Theme: Clinical Research Year: 2022
During COVID-19 outbreaks in the congregate shelter system in Halifax, Canada, residents moved
into hotels for mandatory 14 days isolation. A health care team provided emergency “safe supply”
medications and beverage alcohol to facilitate isolation for residents who were dependent on these
substances. We aimed to evaluate (a) substances and dosages provided and (b) effectiveness and
safety of the program.
We retrospectively reviewed medical records of all COVID-19 isolation hotel shelter residents in May
2021. We extracted data on medication and alcohol dosages provided each day. The primary
outcome was prematurely leaving isolation against public health orders. Adverse events included (a)
overdose; (b) intoxication; and (c) diversion or sharing of medications or alcohol.
Over 25 days, 77 isolation hotel residents were assessed (mean age 42 ± 14 years; 24% women).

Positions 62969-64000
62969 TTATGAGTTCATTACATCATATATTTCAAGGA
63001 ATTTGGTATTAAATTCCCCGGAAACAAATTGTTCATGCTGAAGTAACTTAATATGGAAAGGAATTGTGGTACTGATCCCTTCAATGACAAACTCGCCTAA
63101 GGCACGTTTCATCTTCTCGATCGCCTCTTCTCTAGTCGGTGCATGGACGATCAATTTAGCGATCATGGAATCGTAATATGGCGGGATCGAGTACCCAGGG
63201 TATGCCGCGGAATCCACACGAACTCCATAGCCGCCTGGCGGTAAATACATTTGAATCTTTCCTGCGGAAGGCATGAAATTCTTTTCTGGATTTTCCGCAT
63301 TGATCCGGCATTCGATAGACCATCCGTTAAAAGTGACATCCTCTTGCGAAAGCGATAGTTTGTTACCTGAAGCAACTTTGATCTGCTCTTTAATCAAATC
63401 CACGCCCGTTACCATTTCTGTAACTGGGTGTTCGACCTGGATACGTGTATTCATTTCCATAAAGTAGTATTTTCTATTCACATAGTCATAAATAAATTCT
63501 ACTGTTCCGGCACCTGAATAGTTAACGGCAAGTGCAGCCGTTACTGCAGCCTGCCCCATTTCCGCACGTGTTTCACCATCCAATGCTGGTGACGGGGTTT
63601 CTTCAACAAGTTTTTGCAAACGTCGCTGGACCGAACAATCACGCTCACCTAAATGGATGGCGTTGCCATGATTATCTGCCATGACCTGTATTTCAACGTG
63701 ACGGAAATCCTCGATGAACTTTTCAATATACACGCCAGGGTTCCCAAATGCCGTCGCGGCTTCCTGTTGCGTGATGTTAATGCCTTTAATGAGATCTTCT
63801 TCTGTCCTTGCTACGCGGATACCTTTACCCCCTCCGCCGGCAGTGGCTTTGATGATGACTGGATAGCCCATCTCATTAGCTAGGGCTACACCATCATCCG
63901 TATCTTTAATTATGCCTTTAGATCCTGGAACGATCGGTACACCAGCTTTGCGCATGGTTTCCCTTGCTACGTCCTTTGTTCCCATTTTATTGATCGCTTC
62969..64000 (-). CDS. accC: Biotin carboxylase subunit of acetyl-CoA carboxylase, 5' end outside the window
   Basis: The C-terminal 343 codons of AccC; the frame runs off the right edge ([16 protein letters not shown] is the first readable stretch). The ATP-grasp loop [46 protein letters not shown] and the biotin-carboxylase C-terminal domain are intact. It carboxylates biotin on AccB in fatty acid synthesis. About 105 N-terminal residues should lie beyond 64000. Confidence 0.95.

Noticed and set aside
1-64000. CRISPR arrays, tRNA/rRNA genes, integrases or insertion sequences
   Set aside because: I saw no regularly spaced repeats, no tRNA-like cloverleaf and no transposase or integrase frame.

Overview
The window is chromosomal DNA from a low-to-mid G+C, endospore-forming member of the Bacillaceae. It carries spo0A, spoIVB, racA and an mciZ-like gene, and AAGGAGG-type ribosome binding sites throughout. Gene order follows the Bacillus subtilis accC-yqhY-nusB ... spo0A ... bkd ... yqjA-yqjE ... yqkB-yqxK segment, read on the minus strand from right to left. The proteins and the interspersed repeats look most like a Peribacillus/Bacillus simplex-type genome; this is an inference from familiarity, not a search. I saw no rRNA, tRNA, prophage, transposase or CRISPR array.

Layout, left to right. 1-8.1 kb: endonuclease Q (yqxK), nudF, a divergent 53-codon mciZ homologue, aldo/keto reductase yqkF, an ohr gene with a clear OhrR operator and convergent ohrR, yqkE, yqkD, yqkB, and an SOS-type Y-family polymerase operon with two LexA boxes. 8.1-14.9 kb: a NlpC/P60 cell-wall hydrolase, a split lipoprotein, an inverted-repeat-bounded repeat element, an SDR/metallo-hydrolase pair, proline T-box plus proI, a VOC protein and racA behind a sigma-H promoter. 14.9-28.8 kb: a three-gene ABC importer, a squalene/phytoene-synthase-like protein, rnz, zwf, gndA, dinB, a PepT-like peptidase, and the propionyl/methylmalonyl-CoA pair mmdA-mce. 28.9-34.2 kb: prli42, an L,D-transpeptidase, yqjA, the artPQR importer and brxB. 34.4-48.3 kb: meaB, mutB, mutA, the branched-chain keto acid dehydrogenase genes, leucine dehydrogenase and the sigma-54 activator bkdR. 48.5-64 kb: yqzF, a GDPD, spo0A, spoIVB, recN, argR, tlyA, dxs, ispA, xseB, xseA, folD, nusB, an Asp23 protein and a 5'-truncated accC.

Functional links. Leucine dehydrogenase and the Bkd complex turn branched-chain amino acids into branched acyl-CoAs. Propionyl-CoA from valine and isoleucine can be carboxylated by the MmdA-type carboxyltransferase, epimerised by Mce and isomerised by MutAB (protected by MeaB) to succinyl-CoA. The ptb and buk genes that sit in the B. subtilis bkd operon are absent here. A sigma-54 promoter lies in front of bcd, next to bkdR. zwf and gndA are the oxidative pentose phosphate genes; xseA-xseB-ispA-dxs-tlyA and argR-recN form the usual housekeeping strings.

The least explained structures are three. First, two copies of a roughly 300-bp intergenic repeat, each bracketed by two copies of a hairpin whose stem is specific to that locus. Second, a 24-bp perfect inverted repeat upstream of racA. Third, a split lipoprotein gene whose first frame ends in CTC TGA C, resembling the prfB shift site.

Sixty-two (81%) residents were provided medications, alcohol, or cigarettes. Seventeen residents
(22%) received opioid agonist treatment medications (methadone, buprenorphine, or slow-release
morphine) and 27 (35%) received hydromorphone tablets. Thirty-one (40%) received stimulant
tablets (methylphenidate, dextroamphetamine, or lisdexamfetamine). Six residents (8%) received
benzodiazepines. Forty-two (55%) residents received beverage alcohol. During residents’ 14 days of
isolation, mean daily dosages increased for hydromorphone (45 ± 32 to 57 ± 42mg),
methylphenidate (51 ± 28 to 77 ± 37mg), and alcohol (12.3 ± 7.6 to 13.0 ± 6.9 standard drinks). Six
residents (8%) left isolation prematurely, but four returned. Over 1,059 person-days in isolation,
there were zero overdoses. Documented concerns regarding intoxication occurred six times (0.005
events/person-day) and medication diversion or sharing three times (0.003 events/person-day).
An emergency safe supply medications and managed alcohol program in Halifax’s COVID-19 isolation
hotel shelters was associated with high rates of successful completion of the 14-day isolation period
and low rates of adverse events. This supports the relative safety and effectiveness of this approach.
Disclosure of Interest Statement:
MB reports personal fees from AbbVie, a pharmaceutical research and development company, and
grants and personal fees from Gilead Sciences, a research-based biopharmaceutical company,
outside of the submitted work. The other authors have no disclosures.